The Internal Revenue Service informed taxpayers to be wary of fraudulent calls and phishing attempts. IRS revealed that in the months of June and July the number of reported scams for stimulus check attempts reached an all-time high.
These attempts can result in tax-related fraud and identity theft.
Even though taxpayers have received multiple rounds of Economic Impact Payments, they saw phishing scams surge this summer, said Jim Lee, the head of the IRS’s Criminal Investigation Division, in a news release on Tuesday.
The Stimulus Check Scams: People Must Be Aware
IRS Commissioner Chuck Rettig informed that IRS does not call to verify or ask individuals to provide financial information to expedite stimulus checks or refunds. Similarly, they do not send out surprise emails with attachments. The IRS does not threaten individuals with jail or lawsuits, nor does it demand tax payments on gift cards or via cryptocurrency.
Taxpayers should lookout for grammatical, capitalization, and spelling errors in emails and texts, which serve as fraud indicators. Taxpayers should be cautious when clicking shortened URLs, which can lead to fraudulent web pages.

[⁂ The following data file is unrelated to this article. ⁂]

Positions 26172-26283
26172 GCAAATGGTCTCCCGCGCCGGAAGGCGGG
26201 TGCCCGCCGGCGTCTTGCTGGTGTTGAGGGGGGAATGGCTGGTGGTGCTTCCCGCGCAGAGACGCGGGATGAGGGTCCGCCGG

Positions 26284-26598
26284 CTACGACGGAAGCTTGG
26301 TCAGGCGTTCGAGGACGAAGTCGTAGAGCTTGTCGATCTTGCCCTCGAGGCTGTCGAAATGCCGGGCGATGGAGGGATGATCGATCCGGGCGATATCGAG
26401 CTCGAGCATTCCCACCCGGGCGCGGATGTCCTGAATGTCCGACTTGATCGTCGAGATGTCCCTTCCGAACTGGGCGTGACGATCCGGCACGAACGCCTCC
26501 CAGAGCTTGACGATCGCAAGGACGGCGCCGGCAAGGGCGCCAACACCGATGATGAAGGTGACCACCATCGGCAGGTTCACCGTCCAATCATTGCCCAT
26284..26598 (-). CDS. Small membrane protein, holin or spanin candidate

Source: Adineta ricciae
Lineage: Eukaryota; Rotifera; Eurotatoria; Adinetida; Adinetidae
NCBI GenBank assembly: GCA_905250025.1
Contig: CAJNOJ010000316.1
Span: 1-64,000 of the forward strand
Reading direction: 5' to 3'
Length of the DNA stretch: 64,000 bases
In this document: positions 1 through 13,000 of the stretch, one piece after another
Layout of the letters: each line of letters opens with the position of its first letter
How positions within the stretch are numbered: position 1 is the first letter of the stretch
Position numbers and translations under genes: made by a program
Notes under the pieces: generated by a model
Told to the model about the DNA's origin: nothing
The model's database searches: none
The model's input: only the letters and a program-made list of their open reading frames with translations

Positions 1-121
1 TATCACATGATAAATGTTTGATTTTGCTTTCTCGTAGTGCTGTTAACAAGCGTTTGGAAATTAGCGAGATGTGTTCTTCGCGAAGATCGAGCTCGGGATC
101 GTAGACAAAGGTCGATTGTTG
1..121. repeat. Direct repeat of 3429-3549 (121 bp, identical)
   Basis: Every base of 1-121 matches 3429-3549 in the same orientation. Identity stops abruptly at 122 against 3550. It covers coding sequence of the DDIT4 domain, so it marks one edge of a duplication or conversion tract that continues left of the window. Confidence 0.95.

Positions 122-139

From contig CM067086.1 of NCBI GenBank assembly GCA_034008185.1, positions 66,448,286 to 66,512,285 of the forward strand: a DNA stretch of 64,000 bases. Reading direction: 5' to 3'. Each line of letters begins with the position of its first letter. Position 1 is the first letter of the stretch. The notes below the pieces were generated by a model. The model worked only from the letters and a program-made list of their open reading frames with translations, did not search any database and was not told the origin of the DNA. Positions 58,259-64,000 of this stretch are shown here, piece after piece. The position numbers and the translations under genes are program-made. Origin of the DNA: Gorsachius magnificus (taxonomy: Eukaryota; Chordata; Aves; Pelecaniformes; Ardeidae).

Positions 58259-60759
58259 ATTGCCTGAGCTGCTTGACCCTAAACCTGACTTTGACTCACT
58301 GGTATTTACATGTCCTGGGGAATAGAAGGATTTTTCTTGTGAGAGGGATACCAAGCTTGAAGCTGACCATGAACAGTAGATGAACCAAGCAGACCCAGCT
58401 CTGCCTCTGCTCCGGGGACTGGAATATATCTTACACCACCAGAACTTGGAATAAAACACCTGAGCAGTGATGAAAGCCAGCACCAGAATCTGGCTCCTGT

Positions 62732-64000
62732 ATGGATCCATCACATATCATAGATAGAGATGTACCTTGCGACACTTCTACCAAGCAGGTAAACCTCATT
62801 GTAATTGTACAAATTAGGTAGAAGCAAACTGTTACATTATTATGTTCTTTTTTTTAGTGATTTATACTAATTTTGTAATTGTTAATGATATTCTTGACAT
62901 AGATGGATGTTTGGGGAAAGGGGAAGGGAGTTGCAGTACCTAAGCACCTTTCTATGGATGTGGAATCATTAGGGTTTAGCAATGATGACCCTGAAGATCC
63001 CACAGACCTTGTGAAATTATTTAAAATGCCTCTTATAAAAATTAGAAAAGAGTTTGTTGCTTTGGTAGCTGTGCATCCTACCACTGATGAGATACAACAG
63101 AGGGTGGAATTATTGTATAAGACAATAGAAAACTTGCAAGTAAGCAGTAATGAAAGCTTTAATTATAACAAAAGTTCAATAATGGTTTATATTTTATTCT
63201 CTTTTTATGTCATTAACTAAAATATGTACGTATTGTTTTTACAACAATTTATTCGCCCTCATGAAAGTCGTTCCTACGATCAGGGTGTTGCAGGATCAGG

The increase in reported EIP scams is upsetting since this payment is meant to aid those who are unable to provide for themselves due to the pandemic.
Taxpayers who believe they are the victim of fraud or theft as it relates to their economic impact payment should report the incident to the Treasury Inspector General for Tax Administration.
Scams looking to defraud unsuspecting taxpayers out of their stimulus checks have been a problem since the IRS first began depositing the first of three federal coronavirus relief payments back in April 2020. The same month, spam emails tied to the pandemic had increased by 6,000%, revealed a report from IBM.
The third economic impact payment began going out in March as part of the federal $1.9 trillion COVID-19 aid package. Stimulus checks are still being issued on an ongoing basis, according to the IRS.